From today’s Toronto Star:
Moved by the stories of Canada’s wounded soldiers who’ve come home only to be forced to fight the federal government for benefits, Ontario’s trial lawyers say they’ll represent injured veterans for free.
And in Ottawa, sources tell the Star that the Liberals will present legislation Tuesday that, if passed, would elevate the Office of the Veterans’ Ombudsman so that it reports to Parliament, and not the minister of national defence, as is currently the case.
A recent Star series entitled Our Wounded Warriors exposed the fight Canada’s 1,500 injured soldiers — many disabled and traumatized after serving in Afghanistan — face when they return home.
The 1,100-member Ontario Trial Lawyers Association told the Star it is astounded by the “hurdles, the runarounds and the hardships” Canada’s veterans face when they try to collect federal military service and disability benefits.
“These veterans fight for our country and they really should not have to fight for these benefits,” said lawyer Patrick Brown, chair of the new initiative called Trial Lawyers for Veterans.
“If we can help out, we will,” said Brown. “The commitment from our volunteers is to offer free services. It is all pro bono.”
After suffering devastating injuries from roadside or suicide bombers, missile attacks, vehicle rollovers or gunshot wounds, the veterans are often stunned when they find themselves battling Ottawa for money, for a job and for respect.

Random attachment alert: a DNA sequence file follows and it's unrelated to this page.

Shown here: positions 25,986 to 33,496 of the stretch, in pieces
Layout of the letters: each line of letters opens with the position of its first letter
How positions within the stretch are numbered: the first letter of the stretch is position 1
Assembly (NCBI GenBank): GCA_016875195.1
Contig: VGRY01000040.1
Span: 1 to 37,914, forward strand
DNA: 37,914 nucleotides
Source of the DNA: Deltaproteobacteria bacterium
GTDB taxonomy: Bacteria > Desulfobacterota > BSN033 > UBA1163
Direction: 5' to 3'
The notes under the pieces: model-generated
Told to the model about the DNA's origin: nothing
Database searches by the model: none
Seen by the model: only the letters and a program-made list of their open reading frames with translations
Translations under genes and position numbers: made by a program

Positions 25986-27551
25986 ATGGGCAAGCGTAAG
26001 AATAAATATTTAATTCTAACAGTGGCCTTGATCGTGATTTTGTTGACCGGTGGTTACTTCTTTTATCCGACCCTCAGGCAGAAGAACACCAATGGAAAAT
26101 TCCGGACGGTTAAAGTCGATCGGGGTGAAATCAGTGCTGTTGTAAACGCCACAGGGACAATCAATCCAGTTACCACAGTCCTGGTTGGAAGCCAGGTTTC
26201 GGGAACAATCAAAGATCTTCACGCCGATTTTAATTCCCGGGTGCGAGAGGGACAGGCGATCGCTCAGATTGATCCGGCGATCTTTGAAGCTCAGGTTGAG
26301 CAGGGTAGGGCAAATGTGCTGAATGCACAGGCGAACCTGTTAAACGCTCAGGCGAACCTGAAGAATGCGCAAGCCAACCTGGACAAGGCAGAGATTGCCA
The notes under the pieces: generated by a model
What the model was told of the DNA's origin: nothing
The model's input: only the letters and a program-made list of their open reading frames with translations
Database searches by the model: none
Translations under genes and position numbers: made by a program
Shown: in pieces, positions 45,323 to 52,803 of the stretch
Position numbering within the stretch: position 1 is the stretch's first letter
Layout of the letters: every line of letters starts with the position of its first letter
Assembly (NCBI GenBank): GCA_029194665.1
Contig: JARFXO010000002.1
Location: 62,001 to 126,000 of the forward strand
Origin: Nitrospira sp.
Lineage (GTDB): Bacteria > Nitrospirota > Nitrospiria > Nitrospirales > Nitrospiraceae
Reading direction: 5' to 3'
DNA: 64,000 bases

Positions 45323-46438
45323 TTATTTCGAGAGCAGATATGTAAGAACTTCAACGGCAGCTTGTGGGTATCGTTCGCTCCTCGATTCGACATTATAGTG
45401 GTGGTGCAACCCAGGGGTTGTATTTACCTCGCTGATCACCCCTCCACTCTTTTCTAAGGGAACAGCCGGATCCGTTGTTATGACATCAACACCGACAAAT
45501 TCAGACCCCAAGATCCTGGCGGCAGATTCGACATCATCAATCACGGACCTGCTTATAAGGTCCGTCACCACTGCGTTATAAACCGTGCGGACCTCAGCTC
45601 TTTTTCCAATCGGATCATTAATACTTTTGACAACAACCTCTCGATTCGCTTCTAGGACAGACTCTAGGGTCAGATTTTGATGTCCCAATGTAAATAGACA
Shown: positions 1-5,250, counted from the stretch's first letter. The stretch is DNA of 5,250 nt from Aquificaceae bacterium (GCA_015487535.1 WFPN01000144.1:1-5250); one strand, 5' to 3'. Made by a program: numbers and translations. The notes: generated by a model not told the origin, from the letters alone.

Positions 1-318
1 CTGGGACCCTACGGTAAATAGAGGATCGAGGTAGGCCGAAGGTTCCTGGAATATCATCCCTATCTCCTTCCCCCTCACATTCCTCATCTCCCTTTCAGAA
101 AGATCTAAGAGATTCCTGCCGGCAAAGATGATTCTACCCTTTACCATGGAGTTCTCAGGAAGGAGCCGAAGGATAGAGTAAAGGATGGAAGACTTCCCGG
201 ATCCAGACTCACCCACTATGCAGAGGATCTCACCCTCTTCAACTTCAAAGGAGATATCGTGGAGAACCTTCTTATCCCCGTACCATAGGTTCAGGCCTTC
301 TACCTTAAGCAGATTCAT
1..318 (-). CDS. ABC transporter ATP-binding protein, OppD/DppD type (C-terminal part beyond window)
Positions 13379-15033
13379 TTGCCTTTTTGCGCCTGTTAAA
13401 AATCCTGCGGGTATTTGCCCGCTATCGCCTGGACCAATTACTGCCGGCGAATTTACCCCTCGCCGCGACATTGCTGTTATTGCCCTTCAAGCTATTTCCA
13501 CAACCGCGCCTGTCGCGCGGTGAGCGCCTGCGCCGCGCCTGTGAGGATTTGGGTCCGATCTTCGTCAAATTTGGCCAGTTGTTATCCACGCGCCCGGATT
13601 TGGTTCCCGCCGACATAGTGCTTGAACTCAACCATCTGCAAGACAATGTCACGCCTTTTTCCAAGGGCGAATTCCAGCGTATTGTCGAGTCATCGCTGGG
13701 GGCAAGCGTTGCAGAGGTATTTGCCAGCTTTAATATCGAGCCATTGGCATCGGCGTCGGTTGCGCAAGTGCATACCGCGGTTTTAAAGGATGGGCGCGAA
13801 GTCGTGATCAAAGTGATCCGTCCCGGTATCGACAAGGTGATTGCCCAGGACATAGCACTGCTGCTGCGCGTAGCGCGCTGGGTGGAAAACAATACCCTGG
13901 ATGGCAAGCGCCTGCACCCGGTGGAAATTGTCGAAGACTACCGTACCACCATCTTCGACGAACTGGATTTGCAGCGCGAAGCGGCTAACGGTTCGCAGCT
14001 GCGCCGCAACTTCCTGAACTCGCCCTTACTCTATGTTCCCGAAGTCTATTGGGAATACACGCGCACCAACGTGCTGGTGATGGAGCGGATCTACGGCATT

The Star series, plus a suggestion from lawyer and mediator Paul Torrie, prompted the executive of the association to ask its members if they would consider helping the injured soldiers. Trial lawyers specialize in disability claims, injuries and fatalities.
Association president Dale Orlando said the response from the province’s lawyers was “remarkable.”
“We had all read the stories in the Star, so we had a little bit of background, and we did a little bit of investigating and we did find that Canadian veterans — to whom we all owe a debt of gratitude — were having to navigate a maze of government red tape in order to receive compensation,” Orlando said.
“We heard some horror stories about the road blocks they were facing.
“We thought, that is what we do in our day-to-day jobs — fight for victims so they do receive fair compensation. There was a natural fit for our organization.”
Read more of this article »
After September 1, 2010, car insurance companies and brokers across Ontario will be presenting consumers with new choices for their auto insurance renewals. A daunting process is ahead. The insurance system in Ontario is one of the most complicated systems in North America.